The Hypocritical Earthquake
The following is brought to us through the courtesy of World ORT.
by Chilean writer Rafael Gumucio
It is being called the hypocritical earthquake in Chile. A distracted visitor could walk through downtown Santiago and visit the upper and middle class residential areas and barely be able to tell that the Earth shook here last week as few times it has ever done so before in seismological history.
Years of preparation, powerful previous earthquakes and undeniable development led Chileans to believe that this catastrophe would practically leave no victims and that the human factor would’t be affected at all. Such as many or better said too many things in Chile, disaster is subtle and many times invisible, but it is there, hidden by our anxiety to be and seem normal, that is to say, to be seen as a First World country.
The greatest danger that encompasses this Chilean disaster is its invisibility. Many buildings (2% of the 1500 of Chile´s central Region) that externally seem to have survived unscathed harbor deep cracks in the interior walls rendering them unusable. The same can be said about the country in general: the facade was left more or less intact, the structure did not collapse, but many of the country`s hidden cracks became deeper and therefore inevitable.
To experience the aftermath of two of the most important and severe earthquakes registered this century is to cover the broad range of an arch. In Haiti, the images, evidence, horror, and astonishment were predominant whereas in Chile, it has been the rumors, subtleness, numbers and paradoxes. In Haiti entire families swatting flies away from the fresh stumps of their relatives are seen in the streets. Horror did everything possible to reveal itself on a full blown scale from the very first day. On the other hand, in Chile, everything has been so strangely slow and concealed that at times it is rather difficult to remember the scale of the disaster. In Haiti, most of the old structures collapsed during the first second of the earthquake while in Chile, it is ironically the new structures that fell. Buildings destined for the rising middle class, the new international airport proudly decorated in a modern and international style, and the recently inaugurated highways, were the first to collapse. Builders say they were supposed to collapse the way they did to save lives. Non professional people wonder if that is so, then what could have happened if the earthquake stroke during broad day light busy hour.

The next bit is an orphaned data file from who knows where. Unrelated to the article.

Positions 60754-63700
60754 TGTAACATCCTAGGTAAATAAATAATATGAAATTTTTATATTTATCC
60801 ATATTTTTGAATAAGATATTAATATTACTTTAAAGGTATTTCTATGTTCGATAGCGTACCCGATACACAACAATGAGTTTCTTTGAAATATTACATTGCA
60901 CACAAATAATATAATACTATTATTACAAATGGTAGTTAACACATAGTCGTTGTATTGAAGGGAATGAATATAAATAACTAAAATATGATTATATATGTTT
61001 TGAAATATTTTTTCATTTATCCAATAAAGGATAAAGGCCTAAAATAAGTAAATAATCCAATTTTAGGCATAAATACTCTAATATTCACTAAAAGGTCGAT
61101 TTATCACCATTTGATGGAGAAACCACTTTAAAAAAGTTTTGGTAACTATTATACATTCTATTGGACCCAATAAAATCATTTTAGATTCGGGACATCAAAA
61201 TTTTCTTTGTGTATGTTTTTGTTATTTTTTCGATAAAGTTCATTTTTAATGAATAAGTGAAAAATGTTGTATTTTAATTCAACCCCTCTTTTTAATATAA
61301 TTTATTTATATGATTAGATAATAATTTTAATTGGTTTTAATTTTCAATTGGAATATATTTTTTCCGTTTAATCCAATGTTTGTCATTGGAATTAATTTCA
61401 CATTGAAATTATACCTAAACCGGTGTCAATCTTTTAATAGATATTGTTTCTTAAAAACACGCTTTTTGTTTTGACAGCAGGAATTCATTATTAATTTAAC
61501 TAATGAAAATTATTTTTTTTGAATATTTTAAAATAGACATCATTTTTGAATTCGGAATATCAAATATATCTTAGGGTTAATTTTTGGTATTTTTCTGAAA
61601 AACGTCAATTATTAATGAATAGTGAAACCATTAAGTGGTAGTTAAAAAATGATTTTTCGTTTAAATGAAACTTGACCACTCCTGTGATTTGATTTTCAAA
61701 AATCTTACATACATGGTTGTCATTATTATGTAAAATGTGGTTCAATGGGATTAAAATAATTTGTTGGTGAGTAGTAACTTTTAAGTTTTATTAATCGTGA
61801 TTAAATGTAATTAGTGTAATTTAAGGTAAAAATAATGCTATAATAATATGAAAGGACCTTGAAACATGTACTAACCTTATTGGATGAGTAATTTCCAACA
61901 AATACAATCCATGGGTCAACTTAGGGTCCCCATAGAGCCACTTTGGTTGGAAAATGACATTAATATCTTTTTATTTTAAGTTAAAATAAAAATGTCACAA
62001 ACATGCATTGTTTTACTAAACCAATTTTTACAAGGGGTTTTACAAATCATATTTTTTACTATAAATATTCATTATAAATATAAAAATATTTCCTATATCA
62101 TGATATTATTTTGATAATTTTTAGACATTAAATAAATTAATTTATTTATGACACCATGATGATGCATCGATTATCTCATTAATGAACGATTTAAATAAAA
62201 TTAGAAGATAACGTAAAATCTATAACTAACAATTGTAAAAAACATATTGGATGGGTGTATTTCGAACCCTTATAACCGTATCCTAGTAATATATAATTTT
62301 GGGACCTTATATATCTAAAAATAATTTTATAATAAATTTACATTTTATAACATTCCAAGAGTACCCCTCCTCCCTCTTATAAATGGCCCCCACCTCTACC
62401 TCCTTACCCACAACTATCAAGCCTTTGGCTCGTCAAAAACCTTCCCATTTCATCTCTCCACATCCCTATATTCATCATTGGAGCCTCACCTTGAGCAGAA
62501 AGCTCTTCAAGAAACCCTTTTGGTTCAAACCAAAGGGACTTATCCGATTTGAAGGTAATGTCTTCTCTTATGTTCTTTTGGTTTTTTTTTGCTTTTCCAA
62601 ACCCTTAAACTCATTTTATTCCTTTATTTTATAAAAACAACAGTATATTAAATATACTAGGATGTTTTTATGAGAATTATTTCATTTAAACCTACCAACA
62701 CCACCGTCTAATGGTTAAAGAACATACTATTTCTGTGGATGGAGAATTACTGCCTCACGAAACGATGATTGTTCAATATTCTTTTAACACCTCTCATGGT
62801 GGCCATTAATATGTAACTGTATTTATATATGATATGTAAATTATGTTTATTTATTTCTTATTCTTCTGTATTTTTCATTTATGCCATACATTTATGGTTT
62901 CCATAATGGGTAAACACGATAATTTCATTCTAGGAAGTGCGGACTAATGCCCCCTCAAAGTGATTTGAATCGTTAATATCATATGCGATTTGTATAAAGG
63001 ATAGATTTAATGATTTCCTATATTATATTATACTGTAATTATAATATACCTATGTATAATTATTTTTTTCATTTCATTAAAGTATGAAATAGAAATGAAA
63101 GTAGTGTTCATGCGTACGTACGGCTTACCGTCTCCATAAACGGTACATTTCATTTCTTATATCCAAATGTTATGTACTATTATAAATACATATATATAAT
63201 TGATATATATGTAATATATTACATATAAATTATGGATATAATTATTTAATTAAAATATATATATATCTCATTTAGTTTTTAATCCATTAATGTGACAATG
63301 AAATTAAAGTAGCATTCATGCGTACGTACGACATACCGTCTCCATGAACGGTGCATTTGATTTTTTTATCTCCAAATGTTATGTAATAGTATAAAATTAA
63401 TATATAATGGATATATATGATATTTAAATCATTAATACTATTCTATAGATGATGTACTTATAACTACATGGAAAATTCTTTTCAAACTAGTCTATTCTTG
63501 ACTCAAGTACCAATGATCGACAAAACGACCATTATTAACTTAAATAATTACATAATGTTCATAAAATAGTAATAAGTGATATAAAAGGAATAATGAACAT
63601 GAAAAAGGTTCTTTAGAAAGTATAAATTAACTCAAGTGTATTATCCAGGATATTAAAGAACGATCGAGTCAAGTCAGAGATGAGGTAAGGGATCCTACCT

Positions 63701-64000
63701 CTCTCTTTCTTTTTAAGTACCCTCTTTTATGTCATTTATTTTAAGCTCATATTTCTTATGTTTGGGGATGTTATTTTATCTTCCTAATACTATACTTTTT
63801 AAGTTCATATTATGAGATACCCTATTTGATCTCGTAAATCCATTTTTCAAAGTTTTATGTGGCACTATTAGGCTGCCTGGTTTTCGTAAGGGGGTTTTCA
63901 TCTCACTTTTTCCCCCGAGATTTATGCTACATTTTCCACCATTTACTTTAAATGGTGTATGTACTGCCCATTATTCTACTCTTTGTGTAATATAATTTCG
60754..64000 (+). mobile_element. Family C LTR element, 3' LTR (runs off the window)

The contrasts multiply in all aspects of both earthquakes. In Haiti, the capital was devastated whereas in Chile, it was the provinces, the forgotten provinces where development has barely permeated the population, a population that now suffers and is unable to count their dead. If the supermarkets in Port-au- Prince were virtual deathtraps, the ones in Concepcion were strangely ransacked by thieves who carried away televisions and food while showing the cameras that they had fistfuls of money but no one to pay it to.
Chile is not Haiti, but it is not Sweden or Switzerland either as we would like to believe. It is somewhere in between, located in a unique limbo in which the structures are resistant but the ornaments fall dangerously. The facades remain standing while the interior walls are split by deep cracks. In Chile, entire regions have been forgotten. Regions, that have never had a hospital or a highway, have new buildings that bring the promise of an upper class lifestyle but made with second hand materials. Income and taxes are a common currency and so are fear, paranoia and hunger when disaster strikes, but they are undeniably distributed unfairly. While most homes in Santiago are relatively intact and have electricity and water once again, many of those who tried to imitate this lifestyle now realize the deep lack of protection rooted in their homes and lives.
Unprotected in buildings that seem luxurious and living too far away from where the decisions are made, the earthquake has reminded them not only of how fragile life is, but of the fragility of the “Chilean miracle” as well.
Read about Chile’s ‘forgotten poor‘ and ORT’s work with the county’s most vulnerable communities.